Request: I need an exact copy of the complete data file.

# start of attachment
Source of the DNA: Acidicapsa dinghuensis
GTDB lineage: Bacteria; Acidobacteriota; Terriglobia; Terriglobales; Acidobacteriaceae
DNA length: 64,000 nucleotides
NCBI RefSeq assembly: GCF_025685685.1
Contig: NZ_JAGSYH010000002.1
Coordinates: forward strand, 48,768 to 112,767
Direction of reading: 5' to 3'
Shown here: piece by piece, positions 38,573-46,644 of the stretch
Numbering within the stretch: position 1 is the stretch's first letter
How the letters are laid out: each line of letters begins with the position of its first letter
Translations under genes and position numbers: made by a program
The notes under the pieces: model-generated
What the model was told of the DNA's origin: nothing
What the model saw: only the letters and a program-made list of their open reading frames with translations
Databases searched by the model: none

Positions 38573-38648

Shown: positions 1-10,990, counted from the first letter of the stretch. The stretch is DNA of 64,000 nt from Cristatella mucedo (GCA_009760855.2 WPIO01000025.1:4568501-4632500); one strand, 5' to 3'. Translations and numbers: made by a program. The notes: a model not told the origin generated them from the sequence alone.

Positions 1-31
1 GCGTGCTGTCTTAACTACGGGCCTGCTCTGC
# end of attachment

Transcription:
Source of the DNA: Acidicapsa dinghuensis
GTDB lineage: Bacteria; Acidobacteriota; Terriglobia; Terriglobales; Acidobacteriaceae
DNA length: 64,000 nucleotides
NCBI RefSeq assembly: GCF_025685685.1
Contig: NZ_JAGSYH010000002.1
Coordinates: forward strand, 48,768 to 112,767
Direction of reading: 5' to 3'
Shown here: piece by piece, positions 38,573-46,644 of the stretch
Numbering within the stretch: position 1 is the stretch's first letter
How the letters are laid out: each line of letters begins with the position of its first letter
Translations under genes and position numbers: made by a program
The notes under the pieces: model-generated
What the model was told of the DNA's origin: nothing
What the model saw: only the letters and a program-made list of their open reading frames with translations
Databases searched by the model: none

Positions 38573-38648

Shown: positions 1-10,990, counted from the first letter of the stretch. The stretch is DNA of 64,000 nt from Cristatella mucedo (GCA_009760855.2 WPIO01000025.1:4568501-4632500); one strand, 5' to 3'. Translations and numbers: made by a program. The notes: a model not told the origin generated them from the sequence alone.

Positions 1-31
1 GCGTGCTGTCTTAACTACGGGCCTGCTCTGC